I am only going to give this a quick overview as this is an area which could quickly become very large and has many different parts to it. Some of these occur as a reflection of physical world or how nationstate handle the internet while others are a deliberate attempt to shape the internet into a certain form. It would probable take a full on funded research project to fully map, explain and understand this. 

The first example is limiting or preventing access to certain websites. An unintentional example of this GDPR (overall a positive thing) where if your in Europe you cannot access certain non-european websites (becoming less of an issue but still occurs). This causes a restriction of information and topics which can accessed on the internet. Another example is how Russian/China control over the internet within their borders vs global the web. This matters as the same with language barriers there is a risk of key or vital information might be missed or never reach people who could be impacted by problems. A more serious concern take LBGTQ as example there many online resources communities and forums to help who are LBGTQ but in they reside in a place where that is frowned or denied they will lack that support. This could potential cause harm to the people trying to find support and acceptance when it is being denied or prevented. 

Second example is how regulatory but also technical limitations can effect users experience. I think an example of this the video game MMO Final Fantasy XIV. There are the Global, South Korea and China versions of it. It is described as having a global community but in practise it exists in silos's for example which server your are on/which community you engage with. This exists due technical limitations who will often play on the server which give the best player experience i.e. minimised latency. Also, due how video games regulated differently around the globe if a company wants to enter a market as an outsider they will have often partner up and releases a version compliment with that countries laws. In fairness this is common practise but there are problems which depending on what happens can quickly lead to issues of censorship or erasure of certain themes and topics. Rarely do these changes cause the player experience to vary dramatically from one regional version to another it is often the little things (or big things depending on context or viewpoint) that change. These situations are often considered the price of doing business same getting your product certified as safe to particular standard if you want sell in a particular market but this becomes serious when to avoid this creators will start to self-censor or limit what they choose do which as video games are a creative medium is a generally a bad thing I think. I would recommend reading up about Values Steam Platform in China if you find this topic interesting.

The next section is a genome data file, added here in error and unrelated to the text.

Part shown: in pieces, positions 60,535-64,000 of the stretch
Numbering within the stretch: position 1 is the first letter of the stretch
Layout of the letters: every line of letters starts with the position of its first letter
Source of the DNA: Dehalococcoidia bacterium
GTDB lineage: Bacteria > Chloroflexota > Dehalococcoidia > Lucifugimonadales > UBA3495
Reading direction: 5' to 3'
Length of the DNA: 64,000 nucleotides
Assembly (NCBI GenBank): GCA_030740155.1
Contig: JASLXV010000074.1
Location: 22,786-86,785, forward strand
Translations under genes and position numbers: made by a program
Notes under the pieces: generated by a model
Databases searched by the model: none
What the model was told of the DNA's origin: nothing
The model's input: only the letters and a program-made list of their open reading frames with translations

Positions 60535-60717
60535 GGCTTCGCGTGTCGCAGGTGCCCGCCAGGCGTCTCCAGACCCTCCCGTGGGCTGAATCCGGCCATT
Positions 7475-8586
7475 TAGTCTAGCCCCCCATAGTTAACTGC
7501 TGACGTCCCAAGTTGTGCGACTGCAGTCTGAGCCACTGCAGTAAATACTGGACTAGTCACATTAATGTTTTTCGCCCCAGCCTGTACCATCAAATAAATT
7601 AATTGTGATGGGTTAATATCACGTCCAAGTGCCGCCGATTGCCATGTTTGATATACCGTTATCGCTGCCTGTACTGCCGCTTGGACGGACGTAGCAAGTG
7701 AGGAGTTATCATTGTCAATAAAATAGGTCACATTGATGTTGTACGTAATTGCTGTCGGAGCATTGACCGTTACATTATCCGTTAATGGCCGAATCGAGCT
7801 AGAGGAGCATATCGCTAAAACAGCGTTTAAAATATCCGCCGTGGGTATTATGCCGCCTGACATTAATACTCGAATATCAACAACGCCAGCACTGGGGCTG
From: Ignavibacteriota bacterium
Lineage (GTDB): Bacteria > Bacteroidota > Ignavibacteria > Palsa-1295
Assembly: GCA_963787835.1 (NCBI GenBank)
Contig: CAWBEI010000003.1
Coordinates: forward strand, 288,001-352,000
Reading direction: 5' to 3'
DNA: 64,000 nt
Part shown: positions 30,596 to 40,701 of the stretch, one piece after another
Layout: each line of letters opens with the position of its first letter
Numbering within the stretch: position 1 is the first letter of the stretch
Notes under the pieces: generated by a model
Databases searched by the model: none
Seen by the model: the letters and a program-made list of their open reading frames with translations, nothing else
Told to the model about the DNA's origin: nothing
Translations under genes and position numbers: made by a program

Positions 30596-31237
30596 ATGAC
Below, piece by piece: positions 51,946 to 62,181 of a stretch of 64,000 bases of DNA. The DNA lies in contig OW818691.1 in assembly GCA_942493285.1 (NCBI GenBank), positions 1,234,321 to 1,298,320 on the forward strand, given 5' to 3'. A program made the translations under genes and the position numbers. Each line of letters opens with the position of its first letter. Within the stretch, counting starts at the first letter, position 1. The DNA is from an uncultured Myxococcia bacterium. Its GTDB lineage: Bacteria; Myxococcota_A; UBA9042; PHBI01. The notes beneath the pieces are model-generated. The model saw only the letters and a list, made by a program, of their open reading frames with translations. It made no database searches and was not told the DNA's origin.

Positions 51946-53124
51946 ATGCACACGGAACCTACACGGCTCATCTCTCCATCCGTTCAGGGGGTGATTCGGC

So are these issues to worry about? Personally, I think they are and at the very least we need to able to discuss them. Also, part of this topics depends on your world view. Do you see the internet as being  Open vs closed platform or Liberal vs Authoritarian way to manage the internet. These are not easily solvable problems and no single answer will satisfy everyone that doesn't mean we shouldn't try. 

Conclusion

Hopefully, I have shown the idea that the  context is key in understanding the cultural splinternet. At the moment there is no easy answer  to decide which issues are serious problems to fix or solve. Or whether these problems worth tackling as part the cultural splinternet is a reflection of the national and regulatory splinternet. I find these questions interesting partly as a result of my background in anthropology which part involves learning to understand human culture. I think in part any technical issues can be solved but the cultural splinter is also a Human Factors/User experience issue which depending on the situation cannot be solved by small technical fixes but may require a complete change in design and implantation processes which do not happen overnight but take great deal of time. So it is partly a design and implantation issue paired with peoples worldview. Similar problems exist in the AI field where unconscious bias affects ML data input and results. If you have found this of interest I would recommend doing your own reading and research on this topic.